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Government Action On Tipping Delayed Despite Previous Pledge

Theresa May’s pledge to ensure waiters and hospitality workers keep tips left by customers has been delayed again, according to reports.

The government promised in 2016 to introduce a new law banning restaurants from making deductions from tips left for staff by diners, however, that is now set to delayed.

At the 2018 Conservative party conference, Mrs May said the change would be introduced “as soon as parliamentary time allows”, however, following an exchange in the House of Commons this the policy will be put back until the next session of parliament, which begins after the summer recess.

Unite regional officer, Dave Turnbull said: “The government needs to stop stringing restaurant workers along and deliver on its promise to crack down on tipping abuses.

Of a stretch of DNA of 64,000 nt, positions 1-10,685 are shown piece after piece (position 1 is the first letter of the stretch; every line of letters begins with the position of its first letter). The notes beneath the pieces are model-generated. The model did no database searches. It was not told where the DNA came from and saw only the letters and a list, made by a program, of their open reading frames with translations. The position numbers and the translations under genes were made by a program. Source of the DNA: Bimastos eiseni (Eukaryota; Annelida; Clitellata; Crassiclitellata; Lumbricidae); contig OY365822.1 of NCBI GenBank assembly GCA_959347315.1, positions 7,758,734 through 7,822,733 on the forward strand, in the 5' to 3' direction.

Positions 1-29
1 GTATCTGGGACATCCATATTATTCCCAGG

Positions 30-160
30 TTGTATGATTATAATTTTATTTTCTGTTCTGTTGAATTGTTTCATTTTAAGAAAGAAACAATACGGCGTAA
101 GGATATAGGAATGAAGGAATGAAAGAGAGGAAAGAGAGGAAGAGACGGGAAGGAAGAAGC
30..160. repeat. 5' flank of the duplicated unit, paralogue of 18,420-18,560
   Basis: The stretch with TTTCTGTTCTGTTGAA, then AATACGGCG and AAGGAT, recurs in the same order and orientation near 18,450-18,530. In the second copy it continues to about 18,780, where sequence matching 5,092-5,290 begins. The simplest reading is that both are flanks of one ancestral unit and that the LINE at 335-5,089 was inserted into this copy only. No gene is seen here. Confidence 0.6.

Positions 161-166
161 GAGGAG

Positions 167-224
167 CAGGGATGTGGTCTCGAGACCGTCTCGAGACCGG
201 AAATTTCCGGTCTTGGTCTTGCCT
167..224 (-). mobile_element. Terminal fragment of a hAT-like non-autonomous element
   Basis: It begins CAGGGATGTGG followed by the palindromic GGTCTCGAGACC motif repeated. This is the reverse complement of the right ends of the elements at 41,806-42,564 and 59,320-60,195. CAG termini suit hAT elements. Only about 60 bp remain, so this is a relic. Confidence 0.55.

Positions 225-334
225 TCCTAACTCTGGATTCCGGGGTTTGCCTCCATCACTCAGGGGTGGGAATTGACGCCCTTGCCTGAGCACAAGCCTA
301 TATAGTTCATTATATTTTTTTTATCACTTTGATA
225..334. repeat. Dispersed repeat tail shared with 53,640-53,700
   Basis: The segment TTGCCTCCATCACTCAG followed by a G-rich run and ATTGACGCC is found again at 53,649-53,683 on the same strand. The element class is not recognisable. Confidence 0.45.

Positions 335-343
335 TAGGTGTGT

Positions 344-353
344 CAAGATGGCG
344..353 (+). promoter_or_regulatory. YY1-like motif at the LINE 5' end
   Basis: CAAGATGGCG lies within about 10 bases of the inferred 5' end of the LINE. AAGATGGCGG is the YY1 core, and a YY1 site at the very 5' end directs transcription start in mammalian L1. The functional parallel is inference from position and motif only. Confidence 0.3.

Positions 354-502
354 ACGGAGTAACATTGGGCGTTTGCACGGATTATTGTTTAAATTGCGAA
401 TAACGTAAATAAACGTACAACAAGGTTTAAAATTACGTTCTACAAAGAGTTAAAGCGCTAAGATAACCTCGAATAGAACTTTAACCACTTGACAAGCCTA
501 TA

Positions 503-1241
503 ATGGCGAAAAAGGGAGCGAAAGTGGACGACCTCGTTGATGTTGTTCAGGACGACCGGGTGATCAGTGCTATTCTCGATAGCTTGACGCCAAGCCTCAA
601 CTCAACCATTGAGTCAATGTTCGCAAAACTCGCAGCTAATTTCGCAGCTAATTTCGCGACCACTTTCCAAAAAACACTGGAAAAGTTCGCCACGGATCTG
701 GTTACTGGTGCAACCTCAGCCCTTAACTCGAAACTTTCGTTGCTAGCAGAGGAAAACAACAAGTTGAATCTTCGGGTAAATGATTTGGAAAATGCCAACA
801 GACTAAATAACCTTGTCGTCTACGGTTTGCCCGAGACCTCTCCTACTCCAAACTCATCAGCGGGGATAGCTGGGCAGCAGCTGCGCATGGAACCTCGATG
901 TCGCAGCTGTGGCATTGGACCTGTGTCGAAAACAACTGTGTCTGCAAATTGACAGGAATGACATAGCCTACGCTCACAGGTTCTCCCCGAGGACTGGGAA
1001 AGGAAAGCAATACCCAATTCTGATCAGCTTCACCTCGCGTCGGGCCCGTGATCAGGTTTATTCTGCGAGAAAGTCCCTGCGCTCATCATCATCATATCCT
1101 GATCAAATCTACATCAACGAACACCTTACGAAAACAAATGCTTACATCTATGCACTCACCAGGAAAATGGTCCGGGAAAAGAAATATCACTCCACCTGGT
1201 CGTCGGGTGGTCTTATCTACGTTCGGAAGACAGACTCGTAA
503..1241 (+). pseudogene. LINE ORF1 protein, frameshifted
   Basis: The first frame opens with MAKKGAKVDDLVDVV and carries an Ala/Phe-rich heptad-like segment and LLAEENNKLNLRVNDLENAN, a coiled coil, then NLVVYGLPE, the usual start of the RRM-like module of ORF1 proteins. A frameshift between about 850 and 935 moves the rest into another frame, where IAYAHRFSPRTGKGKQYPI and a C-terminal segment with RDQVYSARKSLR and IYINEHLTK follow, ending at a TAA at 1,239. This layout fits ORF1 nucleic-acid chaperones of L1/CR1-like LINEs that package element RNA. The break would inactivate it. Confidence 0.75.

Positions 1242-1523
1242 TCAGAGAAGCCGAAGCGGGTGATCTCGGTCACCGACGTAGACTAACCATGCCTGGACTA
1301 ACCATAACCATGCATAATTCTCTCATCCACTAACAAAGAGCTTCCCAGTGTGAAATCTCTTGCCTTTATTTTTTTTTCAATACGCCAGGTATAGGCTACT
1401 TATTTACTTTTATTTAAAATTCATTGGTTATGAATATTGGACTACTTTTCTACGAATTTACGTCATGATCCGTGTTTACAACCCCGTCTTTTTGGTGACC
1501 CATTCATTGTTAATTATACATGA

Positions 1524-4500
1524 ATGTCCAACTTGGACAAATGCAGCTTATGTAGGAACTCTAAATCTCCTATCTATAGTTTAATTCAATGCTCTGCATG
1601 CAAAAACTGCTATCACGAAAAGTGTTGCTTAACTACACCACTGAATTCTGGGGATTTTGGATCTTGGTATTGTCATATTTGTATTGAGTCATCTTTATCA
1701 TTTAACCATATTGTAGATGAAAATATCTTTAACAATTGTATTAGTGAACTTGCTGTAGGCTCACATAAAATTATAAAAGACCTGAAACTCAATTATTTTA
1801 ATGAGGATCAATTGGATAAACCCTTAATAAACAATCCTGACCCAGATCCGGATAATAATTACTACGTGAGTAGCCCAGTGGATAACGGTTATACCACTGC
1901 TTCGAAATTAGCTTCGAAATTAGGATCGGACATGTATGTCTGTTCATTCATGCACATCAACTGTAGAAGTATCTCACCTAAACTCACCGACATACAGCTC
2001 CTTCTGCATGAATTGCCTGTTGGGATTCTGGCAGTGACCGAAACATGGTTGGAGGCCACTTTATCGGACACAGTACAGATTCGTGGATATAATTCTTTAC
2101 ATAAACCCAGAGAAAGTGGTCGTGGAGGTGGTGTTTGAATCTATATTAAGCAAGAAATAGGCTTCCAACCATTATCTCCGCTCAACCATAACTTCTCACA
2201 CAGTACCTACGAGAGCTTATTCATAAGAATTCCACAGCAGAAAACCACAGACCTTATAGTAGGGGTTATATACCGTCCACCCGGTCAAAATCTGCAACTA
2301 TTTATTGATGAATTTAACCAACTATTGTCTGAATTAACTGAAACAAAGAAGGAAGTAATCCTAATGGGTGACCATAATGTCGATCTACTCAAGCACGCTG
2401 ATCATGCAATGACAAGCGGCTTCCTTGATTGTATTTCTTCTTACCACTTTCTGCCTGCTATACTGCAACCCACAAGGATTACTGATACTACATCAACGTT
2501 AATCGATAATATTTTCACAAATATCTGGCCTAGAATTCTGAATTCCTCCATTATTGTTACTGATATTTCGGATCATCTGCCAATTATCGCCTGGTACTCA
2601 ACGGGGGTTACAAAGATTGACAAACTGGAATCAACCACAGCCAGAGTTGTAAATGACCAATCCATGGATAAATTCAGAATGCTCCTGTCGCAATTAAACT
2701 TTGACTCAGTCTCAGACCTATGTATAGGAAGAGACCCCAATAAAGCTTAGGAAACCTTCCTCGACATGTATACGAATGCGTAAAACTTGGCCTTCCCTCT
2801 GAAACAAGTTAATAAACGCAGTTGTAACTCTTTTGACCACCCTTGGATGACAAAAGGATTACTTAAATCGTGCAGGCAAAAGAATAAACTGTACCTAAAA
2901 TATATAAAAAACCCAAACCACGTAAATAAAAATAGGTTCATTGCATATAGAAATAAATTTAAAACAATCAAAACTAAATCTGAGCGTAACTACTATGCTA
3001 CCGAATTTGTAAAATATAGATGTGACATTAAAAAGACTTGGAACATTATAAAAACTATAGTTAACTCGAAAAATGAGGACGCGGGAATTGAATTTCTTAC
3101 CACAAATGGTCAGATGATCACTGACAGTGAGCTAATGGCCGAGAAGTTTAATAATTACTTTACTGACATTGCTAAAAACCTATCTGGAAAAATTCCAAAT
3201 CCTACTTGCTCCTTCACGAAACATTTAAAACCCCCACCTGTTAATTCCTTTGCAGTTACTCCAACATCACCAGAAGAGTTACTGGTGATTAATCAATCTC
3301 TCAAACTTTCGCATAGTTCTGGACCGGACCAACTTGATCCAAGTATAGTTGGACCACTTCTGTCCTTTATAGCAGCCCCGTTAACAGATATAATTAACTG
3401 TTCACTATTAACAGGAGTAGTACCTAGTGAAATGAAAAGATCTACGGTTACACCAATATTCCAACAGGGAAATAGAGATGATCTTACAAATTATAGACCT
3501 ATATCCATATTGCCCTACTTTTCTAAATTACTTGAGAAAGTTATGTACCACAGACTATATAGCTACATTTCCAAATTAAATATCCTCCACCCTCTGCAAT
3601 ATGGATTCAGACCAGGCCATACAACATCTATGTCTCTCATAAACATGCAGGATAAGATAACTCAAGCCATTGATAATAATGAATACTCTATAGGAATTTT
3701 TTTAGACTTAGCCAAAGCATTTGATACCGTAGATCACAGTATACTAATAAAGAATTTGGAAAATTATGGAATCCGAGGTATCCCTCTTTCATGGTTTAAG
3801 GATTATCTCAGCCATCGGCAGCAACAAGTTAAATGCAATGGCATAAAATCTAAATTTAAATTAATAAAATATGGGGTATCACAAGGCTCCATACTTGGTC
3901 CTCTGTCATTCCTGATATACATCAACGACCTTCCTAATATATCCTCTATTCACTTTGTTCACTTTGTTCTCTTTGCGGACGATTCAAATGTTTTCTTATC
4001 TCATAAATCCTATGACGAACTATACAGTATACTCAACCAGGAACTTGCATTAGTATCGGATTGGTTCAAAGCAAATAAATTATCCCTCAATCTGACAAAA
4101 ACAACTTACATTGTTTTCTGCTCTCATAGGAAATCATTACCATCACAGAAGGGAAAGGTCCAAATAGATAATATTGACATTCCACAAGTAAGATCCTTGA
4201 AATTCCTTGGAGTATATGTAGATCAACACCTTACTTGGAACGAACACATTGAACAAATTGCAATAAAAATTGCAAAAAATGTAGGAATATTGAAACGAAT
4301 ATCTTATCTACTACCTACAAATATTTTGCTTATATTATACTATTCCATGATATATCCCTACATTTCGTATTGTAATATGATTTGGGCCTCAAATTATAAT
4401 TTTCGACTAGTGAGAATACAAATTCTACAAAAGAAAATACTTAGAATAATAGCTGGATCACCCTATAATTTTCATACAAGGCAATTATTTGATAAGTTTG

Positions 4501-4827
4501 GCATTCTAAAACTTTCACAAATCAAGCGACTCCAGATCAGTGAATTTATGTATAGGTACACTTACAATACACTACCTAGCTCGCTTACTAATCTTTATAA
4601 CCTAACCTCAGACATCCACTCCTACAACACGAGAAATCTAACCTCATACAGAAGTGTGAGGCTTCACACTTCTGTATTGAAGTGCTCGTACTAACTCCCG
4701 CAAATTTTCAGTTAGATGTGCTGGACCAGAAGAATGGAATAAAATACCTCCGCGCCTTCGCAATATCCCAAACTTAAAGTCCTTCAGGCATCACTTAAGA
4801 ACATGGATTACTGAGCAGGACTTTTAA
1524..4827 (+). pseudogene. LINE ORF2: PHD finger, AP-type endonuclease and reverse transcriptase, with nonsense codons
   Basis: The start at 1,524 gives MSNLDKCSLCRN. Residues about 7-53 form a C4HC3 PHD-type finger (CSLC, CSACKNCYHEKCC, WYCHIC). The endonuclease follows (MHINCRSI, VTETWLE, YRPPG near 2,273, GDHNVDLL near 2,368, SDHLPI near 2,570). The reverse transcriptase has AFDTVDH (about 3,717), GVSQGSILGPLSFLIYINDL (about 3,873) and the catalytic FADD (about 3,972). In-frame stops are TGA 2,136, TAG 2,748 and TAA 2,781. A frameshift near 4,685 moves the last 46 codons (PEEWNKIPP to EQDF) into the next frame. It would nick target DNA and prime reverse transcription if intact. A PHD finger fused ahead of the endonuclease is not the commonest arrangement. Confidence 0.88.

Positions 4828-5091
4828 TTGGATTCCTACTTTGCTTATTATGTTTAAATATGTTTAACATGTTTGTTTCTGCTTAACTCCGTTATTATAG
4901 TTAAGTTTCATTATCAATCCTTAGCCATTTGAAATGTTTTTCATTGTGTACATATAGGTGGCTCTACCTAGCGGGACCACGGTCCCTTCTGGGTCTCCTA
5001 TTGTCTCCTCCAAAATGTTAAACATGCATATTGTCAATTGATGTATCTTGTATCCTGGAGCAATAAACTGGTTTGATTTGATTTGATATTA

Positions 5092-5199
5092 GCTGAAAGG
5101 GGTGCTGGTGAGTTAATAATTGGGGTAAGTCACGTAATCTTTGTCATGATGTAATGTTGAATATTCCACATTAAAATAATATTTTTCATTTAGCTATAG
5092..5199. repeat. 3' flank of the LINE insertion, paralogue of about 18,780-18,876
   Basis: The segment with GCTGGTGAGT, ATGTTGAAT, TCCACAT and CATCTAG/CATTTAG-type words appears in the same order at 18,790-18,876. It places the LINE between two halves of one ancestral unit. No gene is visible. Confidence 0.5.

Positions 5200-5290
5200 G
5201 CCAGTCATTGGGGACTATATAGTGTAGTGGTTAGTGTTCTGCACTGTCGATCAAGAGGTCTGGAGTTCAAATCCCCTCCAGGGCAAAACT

“Restaurant and bar workers have waited long enough, as each day passes they’re losing out thanks to greedy bosses pocketing their tips.Theresa May needs to stop dithering and deliver on her fair tips promises now.”

In October last year UKHospitality warned that any new statutory legislation regarding tipping is an unnecessary burden. The trade body has also highlighted voluntary measures already undertaken by UKHospitality and the wider sector to ensure fair practice.

UKHospitality Chief Executive Kate Nicholls said at the time: “The hospitality sector took immediate voluntary action to improve transparency and address concerns around the treatment of tips when the issue was first raised. UKHospitality and Unite have developed an industry Code of Practice which deals with the fair distribution of tips among all staff, not just waiters. As a result, best practice has been widely promoted across the sector.

“Some smaller businesses may retain a small proportion of tips to cover the costs of credit card charges and processing payments – but this is a small amount and the practice has been approved by Unite. At a time when costs are mounting for operators in the sector, the Government must be careful about introducing additional legislation. There is no evidence that further legislation, which may have unforeseen consequences for staff, is necessary at this time.”

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